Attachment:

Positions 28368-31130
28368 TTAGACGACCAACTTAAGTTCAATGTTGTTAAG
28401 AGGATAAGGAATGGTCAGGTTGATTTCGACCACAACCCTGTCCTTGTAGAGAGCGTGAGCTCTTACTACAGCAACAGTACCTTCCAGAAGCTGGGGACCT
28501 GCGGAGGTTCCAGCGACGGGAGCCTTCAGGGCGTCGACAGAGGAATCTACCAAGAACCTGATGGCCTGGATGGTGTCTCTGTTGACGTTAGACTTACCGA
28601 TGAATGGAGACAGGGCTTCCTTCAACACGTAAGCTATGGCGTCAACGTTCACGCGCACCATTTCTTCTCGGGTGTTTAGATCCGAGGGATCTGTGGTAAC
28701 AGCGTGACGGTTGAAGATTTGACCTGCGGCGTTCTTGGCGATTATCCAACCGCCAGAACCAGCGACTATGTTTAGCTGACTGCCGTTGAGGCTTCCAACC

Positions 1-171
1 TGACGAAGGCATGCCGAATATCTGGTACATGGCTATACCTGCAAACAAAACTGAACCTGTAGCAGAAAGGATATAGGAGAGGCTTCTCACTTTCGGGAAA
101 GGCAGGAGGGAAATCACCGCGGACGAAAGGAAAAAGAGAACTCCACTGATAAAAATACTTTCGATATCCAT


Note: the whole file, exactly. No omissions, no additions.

Positions 28368-31130
28368 TTAGACGACCAACTTAAGTTCAATGTTGTTAAG
28401 AGGATAAGGAATGGTCAGGTTGATTTCGACCACAACCCTGTCCTTGTAGAGAGCGTGAGCTCTTACTACAGCAACAGTACCTTCCAGAAGCTGGGGACCT
28501 GCGGAGGTTCCAGCGACGGGAGCCTTCAGGGCGTCGACAGAGGAATCTACCAAGAACCTGATGGCCTGGATGGTGTCTCTGTTGACGTTAGACTTACCGA
28601 TGAATGGAGACAGGGCTTCCTTCAACACGTAAGCTATGGCGTCAACGTTCACGCGCACCATTTCTTCTCGGGTGTTTAGATCCGAGGGATCTGTGGTAAC
28701 AGCGTGACGGTTGAAGATTTGACCTGCGGCGTTCTTGGCGATTATCCAACCGCCAGAACCAGCGACTATGTTTAGCTGACTGCCGTTGAGGCTTCCAACC

Positions 1-171
1 TGACGAAGGCATGCCGAATATCTGGTACATGGCTATACCTGCAAACAAAACTGAACCTGTAGCAGAAAGGATATAGGAGAGGCTTCTCACTTTCGGGAAA
101 GGCAGGAGGGAAATCACCGCGGACGAAAGGAAAAAGAGAACTCCACTGATAAAAATACTTTCGATATCCAT